This program aired on Tuesday, June 23, at 7 p.m.

This show is free, but making it isn't. Support NHPR's newsroom by becoming a member today!

Listen: 

About the show:  

Sara Plourde | NHPR

Our music shows have been so popular we've decided to make it a regular Thursday thing. 

If you have a song request, get in touch! Leave us a voice message at (603) 513-7700, or email nhcalling@nhpr.org - just make sure to give us your name, your song request, and why you'd like us to play it.

This program aired on Thursday, May 21th at 7 p.m.

Sara Plourde | NHPR

For the most part, live music and theater productions are on hold.  So tonight, let's reminisce: what was the most memorable performance you've ever seen?

This program aired on Monday, May 18 at 7 p.m.

NHPR's newsroom needs your help. Make a donation to support our work. 

Listen:

Sara Plourde | NHPR

Our music shows have been so popular we've decided to make it a regular Thursday thing.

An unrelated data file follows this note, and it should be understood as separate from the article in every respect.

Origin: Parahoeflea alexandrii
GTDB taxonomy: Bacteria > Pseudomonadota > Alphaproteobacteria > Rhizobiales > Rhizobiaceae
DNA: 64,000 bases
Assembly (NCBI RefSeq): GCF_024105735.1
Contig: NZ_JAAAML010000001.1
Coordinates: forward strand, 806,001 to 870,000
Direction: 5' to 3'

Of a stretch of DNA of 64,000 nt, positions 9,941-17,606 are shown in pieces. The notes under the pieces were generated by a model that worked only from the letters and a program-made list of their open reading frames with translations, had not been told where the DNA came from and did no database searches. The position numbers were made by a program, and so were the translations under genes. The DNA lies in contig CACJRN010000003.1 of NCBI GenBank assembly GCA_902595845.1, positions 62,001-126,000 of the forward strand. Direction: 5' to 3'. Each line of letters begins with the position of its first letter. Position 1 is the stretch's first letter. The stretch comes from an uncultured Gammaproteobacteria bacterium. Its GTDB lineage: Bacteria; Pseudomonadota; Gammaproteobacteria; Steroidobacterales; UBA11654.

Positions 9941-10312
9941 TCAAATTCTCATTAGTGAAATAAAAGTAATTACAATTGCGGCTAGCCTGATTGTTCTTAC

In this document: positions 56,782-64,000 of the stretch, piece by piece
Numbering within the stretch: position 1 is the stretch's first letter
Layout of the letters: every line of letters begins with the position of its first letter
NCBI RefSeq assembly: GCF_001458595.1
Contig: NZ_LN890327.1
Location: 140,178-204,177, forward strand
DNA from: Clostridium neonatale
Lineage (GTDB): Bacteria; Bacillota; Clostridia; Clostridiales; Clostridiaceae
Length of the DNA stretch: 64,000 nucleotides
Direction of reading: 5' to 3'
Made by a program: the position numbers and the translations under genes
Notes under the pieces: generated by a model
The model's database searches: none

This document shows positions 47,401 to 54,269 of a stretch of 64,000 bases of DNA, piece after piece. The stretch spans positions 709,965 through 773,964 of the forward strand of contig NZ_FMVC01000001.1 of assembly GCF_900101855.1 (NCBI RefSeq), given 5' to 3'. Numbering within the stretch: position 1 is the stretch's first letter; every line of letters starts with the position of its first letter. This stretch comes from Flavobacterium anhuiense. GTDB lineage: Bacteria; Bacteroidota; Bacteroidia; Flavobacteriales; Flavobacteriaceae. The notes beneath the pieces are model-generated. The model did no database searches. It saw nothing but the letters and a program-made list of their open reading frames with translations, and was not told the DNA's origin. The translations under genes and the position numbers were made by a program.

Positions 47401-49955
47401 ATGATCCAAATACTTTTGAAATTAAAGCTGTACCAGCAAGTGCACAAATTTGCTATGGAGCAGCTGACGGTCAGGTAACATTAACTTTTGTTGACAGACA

If you have a song request, get in touch! Leave us a voice message at (603) 513-7700, or email nhcalling@nhpr.org - just make sure to give us your name, your song request, and why you'd like us to play it.

This program airs on Thursday, May 14th at 7 p.m.

Sara Plourde | NHPR

What are the backyard wonders that have you wondering right now? 

This program aired on Wednesday, May 13 at 7 p.m.

NHPR's newsroom needs your help. Click here to make a donation to support our work. 

Listen:

Sara Plourde | NHPR

Are you staying active during this pandemic? Or...not so much? We want to hear from you either way.

Give us a call during the show or leave us a voice message at (603) 513-7700 - or email nhcalling@nhpr.org.

This program aired on Tuesday, May 12 at 7 p.m.

Sara Plourde | NHPR

Are you ready for New Hampshire to reopen right now? Whether you're gung-ho about newly reopened businesses or feeling like it's too soon, we want to hear from you. 

Give us a call during the show or leave us a voice message at (603) 513-7700 - or email nhcalling@nhpr.org.

This program airs on Monday, May 11 at 7 p.m.

Sara Plourde | NHPR

Our music shows have been so popular we've decided to make it a regular Thursday thing. 

If you have a song request, get in touch! Leave us a voice message at (603) 513-7700, or email nhcalling@nhpr.org - just make sure to give us your name, your song request, and why you'd like us to play it.

This program aired on Thursday, May 7, and featured Jeff Stern, of Portsmouth-- creator of Brockets.